Quick Overview of the Pangani River in Tanzania
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The Pangani River in Tanzania is also known as Jipe Ruvu, Luffu, and possibly Rhaptus. It is a big river in the northeast of the country and has two primary sources. The first is the Ruvu which originates at Kilimanjaro as Lumi before passing by way of Lake Jipe and emptying in the Nyumba ya Mungu Reservoir. The second source is the Chemka Hot Springs (Kikuletwa) which is primarily fed by Mount Meru and flows from the west into the Nyumba ya Munga Reservoir. These two sources join when exiting the reservoir and the Pangani River. The Pangani flows to the seaside town of Pangani, where it empties in the Indian Ocean.
The Pangani River mainly runs along the Kilimanjaro and Manyara Region’s regional borders before entering the Tanga Region, where the Pangani Falls Dam and the Pangani Power Station (of 68 MW) are situated. The river has inhabited islands, and crocodiles, as well as hippopotami, live there.
Etymology of River Pangani
River Lumi is one of the Pangani River’s main sources and begins on Kilimanjaro. Lake Jipe is considered as Lumi’s backwater. The river is often named the Ruva above the falls and below it, Lake Jipe.
While it was decided that the name “Pangani” will be used for the stream flowing into the Ocean from the Nyumba ya Mungu reservoir, it was formerly called both Pangani and Ruva.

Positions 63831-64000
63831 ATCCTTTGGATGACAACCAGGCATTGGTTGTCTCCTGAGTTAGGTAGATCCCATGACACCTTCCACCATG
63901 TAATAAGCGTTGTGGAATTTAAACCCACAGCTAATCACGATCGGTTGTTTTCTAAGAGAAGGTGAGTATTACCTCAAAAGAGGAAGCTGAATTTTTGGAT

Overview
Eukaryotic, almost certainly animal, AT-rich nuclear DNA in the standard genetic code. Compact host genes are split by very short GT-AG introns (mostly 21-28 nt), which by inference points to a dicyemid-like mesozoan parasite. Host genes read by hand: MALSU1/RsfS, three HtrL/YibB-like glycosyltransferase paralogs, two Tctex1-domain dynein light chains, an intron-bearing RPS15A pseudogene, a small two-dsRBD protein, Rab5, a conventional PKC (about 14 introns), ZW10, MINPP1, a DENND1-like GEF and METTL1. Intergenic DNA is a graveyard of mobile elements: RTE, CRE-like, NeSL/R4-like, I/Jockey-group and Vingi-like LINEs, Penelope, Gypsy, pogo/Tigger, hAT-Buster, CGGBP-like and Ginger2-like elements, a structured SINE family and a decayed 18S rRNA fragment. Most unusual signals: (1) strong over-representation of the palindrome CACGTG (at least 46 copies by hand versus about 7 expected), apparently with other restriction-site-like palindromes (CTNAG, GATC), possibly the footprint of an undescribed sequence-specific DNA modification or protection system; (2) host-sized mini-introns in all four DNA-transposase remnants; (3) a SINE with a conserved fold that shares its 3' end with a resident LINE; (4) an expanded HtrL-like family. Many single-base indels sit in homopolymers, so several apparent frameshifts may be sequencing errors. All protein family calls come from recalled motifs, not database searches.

The Wasambara tribe, native to the Nderema Region situated near the coast on three ridges, and the Wasegua tribe, native to the river’s islands, call the river Luffu. At the same time, the Sudheli language refers to it as Pangani.
Nearly all officials agree that the Rhaptus River on Ptolemy’s topographical maps is the Pangani River displayed on current maps.
The Pangani River flows for 500 kilometers.
The Lumi is one of the Pangani River’s sources. It lies about 190 km from the sea on the rises of Kilimanjaro. The Lumi flows via Lake Jipe.
The second branch of the Pangani River is Kikuletwa. It originates from the west at Mount Meru.
Similar to other African rivers, the Pangani has varying depths. The river’s depth is dependant on the annual seasons, with its peak around May and its shallowest time around October.
The Pangani River has many branches and islands with villages below the Höhnel Cataracts. Between the lake and Höhnel Cataracts, the river has a chain of rapids navigable by small crafts.
Koleni is situated approximately 8 kilometers from the Pangani Falls. The river has a strong, narrow stream above Koleni which can not be navigated due to the falls situated about 48 kilometers from the mouth.
Condensed mangrove swamps are found about 6.4 kilometers from the mouth and cover flatland in the middle of the hills on both sides. The dry Masai Steppe and a fertile region are higher up near Teufelsfelsen. Mount Kovu Kovu is also on this bank at 110 m high. A 120 m high ridge is found on the southern bank.
The Ngage hamlet and Lemkuna village are on the west bank of the Pangani River, while Meserani and Mvungwe are on the east.